PFI hospital projects use wide range of Oventrop valves

Oventrop valves DPCV
St Helens Hospital is one of two hospitals for St Helens & Knowsley Teaching Hospitals NHS Trust using Oventrop valves.

Oventrop has supplied a wide range of valves for the new St Helens Hospital for St Helens & Knowsley Teaching Hospital NHS Trust and is also supplying valves for Whiston Hospital, due for completion in April 2010.The hospitals are part of a £338 million PFI project for the New Hospitals Consortium for the two Merseyside hospitals at St Helens and Whiston. The contracts includes TRVs, differential-pressure regulating valves and Aquastrom T Plus domestic hot-water service valves.

These two hospital will provide 120 000 m2 of accommodation — comprising 7500 rooms, 20 theatre suites and the latest diagnostic facilities for radiology and cardiology.

Whiston Hospital will be about three times the size of St Helens Hospital and will have a similar heating-system concept. Engineering-services consultant for the project is RPS Gregory of Manchester, and mechanical-services engineer is Bailey Building Services.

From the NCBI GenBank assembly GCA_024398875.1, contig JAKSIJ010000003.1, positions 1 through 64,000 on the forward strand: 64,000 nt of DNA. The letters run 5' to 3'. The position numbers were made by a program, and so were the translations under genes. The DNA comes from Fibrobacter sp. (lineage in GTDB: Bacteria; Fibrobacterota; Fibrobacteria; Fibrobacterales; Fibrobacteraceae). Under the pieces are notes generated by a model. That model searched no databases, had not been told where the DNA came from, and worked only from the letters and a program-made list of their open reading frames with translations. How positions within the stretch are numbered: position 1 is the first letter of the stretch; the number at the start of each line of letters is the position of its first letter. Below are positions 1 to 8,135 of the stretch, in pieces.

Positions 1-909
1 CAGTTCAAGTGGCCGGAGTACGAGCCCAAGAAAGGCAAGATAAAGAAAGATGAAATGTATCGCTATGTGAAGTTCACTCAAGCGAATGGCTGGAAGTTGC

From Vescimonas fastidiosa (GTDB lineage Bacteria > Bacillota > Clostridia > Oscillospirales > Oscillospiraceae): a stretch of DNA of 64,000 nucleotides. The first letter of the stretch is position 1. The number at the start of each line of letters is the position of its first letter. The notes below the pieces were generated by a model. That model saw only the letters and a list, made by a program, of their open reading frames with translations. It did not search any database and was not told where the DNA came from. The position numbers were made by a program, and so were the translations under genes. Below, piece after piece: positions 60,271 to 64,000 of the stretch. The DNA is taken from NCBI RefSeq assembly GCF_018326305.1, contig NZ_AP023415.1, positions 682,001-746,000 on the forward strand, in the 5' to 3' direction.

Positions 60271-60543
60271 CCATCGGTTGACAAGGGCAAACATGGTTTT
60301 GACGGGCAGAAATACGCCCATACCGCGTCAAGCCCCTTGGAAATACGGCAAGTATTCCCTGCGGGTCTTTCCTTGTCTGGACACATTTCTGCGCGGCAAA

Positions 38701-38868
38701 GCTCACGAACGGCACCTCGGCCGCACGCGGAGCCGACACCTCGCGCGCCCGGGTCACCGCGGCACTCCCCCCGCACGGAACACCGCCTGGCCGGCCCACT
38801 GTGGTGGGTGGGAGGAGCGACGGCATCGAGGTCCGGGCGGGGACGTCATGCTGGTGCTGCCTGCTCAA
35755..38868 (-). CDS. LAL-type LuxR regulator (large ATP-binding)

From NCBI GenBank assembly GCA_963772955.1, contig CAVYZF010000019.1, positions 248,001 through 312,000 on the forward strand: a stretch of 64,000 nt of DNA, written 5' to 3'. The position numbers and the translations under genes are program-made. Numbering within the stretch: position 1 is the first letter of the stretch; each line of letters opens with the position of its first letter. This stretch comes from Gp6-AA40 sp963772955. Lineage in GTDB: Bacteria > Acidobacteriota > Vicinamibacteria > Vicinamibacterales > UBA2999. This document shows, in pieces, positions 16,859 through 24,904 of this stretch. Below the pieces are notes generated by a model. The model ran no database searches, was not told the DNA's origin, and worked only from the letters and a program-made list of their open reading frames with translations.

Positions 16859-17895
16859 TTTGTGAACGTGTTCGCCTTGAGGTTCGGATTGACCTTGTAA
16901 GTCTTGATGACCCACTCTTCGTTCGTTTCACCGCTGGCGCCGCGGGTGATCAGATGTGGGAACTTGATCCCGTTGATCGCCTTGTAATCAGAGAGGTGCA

The project incorporated a substantial amount of off-site manufacture of prefabricated M&E service modules.

The main plant room in St Helens Hospital is at second-floor level. It is supplemented by four roof plant rooms, essentially for air-handling units. MTHW from an existing energy centre is reduced to LPHW by a plate heat exchanger to serve 800 ceiling-mounted radiant panels equipped with Oventrop AV6 TRVs with wall-mounted remote sensors. DPCVs control the pressure across the TRVs. Commissioning sets are strategically located around the heating system, together with Oventrop isolation valves.

To eliminate legionella risk, Aquastrom T multi-function DHW secondary circulation regulating valves are used on all DHW supplies.

For more information on this story, click here: Dec 09, 134
Related links:
Related articles:



modbs tv logo

CABE: Skills shortage

David Taylor, president of CABE talks about how to deal with the major skills shortage and the need to attract young people to rebuild the industry. 

Future Office: Designing workspaces for people

Nicola Gillen, director and architect at Aecom talks about her new book 'Future Office' and why we need to focus on building workplaces for people.

Calendar